Berlusconi regrets jibe

Under fire, Italian Prime Minister Silvio Berlusconi on Thursday finally apologised to German Chancellor Gerhard Schroeder for any "misunderstanding" over a Nazi jibe he had made at a German lawmaker.

    Berlusconi reacts cheekily
    to EU members' criticism

    Hours after the German Chancellor expressed outrage and demanded a full apology, Berlusconi spoke to him by phone and tendered his apology.


    But in a statement later, the beleaguered Italian Prime Minister added he had been seriously offended by criticism levelled against him in the European Parliament on Wednesday.


    The German Chancellor, however at the end of the phone conversation with Berlusconi, said he considered the row over.


    In a speech earlier during the day in the German Parliament, Schroeder insisted that Berlusconi's comparision of a German lawmaker with that of  a Nazi concentration camp commander, was inappropriate and unacceptable.


    "This comparision is inappropriate and completely unacceptable in content and form," the German Chancellor said.


    "I expect the Italian Prime Minister will apologize fully for this unacceptable comparision," Schroeder said to loud applause.


    Berlusconi had sparked widespread consternation on Wednesday when at the European Parliament, he likened a German lawmaker with a Nazi concentration camp commander.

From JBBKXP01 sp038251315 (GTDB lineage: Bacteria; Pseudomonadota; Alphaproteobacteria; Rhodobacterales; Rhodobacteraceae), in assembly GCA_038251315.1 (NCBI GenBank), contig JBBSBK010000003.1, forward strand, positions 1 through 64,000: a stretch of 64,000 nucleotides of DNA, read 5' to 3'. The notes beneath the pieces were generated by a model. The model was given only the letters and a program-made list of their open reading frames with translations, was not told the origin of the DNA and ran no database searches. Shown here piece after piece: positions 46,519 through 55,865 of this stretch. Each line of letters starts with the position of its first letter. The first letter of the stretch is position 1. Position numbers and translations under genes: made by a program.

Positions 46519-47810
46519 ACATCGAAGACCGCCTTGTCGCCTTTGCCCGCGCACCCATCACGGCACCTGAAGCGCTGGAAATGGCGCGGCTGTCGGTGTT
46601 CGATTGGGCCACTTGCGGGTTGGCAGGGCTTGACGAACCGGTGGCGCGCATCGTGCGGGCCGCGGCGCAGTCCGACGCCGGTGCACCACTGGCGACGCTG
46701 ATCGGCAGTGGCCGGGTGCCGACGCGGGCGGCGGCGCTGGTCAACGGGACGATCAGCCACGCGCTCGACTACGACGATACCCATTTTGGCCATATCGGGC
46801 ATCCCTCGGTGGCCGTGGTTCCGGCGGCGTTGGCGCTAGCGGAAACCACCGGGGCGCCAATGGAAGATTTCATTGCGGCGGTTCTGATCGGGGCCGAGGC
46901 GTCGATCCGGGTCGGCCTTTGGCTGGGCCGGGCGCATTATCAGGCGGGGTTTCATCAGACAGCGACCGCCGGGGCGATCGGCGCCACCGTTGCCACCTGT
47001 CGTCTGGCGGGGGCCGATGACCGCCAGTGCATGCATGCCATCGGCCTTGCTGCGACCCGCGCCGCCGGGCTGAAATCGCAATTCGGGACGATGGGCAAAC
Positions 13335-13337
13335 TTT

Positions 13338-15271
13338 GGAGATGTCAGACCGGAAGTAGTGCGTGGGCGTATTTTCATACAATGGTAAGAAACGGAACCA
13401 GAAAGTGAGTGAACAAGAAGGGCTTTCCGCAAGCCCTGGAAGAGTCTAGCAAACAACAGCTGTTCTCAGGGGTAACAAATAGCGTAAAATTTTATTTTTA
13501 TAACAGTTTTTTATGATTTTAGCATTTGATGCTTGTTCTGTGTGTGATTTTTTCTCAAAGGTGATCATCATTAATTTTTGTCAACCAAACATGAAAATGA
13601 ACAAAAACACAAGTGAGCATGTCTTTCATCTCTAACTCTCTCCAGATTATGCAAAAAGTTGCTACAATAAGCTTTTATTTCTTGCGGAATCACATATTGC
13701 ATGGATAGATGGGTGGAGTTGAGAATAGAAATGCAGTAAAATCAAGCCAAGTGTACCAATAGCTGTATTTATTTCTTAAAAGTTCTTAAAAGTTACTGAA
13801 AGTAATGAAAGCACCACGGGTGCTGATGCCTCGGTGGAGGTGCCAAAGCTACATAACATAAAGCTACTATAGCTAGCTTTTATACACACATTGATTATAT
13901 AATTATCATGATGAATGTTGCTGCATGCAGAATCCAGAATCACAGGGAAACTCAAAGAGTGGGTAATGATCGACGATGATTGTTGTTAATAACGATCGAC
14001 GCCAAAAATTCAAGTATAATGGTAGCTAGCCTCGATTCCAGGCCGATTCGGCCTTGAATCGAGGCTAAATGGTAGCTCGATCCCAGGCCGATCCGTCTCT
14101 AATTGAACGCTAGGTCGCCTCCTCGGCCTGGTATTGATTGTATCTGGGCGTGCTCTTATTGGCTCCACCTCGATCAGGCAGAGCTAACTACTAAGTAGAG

Taken aback by the uproar that followed, Berlusconi had sought to smoothen feathers by conveying his apology to the German people in a meeting with members of the European Peoples' Party (EPP) at the European Parliament.


    "I am sorry if I have offended the historical feelings of the German people," Berlusconi was quoted by the EPP members as saying.


    But Berlusconi refused to tender a personal apology to Martin Schulz, the German Socialist member of parliament, whom he likened to the Nazi commander.


    Angry Berlusconi


    Having taken over the European Union presidency for six-months on Tuesday, Berlusconi had lost his cool in the European Parliament early in the day on Wednesday.


    Responding to criticism of an alleged conflict of interest between his political office and his extensive Italian media interests by German Socialist MEP (Member of Parliament) Martin Schulz, Berlusconi snapped back.


    "Mr Schulz, I know there is in Italy a man producing a film on the Nazi concentration camps. I would like to suggest you for the role of leader. You'd be perfect," Berlusconi exclaimed to jeers in the chamber.


    A noisy protest by 15 Green members in the European Parliament seemed to have prompted Berlusconi to lose his composure. 


    About 15 Green members held up placards in Italian declaring "La legge e uguale per tutti" (The law is equal for all) and "No godfathers," referrring to the immunity that the Italian Prime Minister had secured for himself against corruption cases. 


    Berlusconi who had been on trial for allegedly bribing judges over a 1980s business deal, recently rushed a law through parliament granting himself and other top state officials immunity from prosecution while in office.


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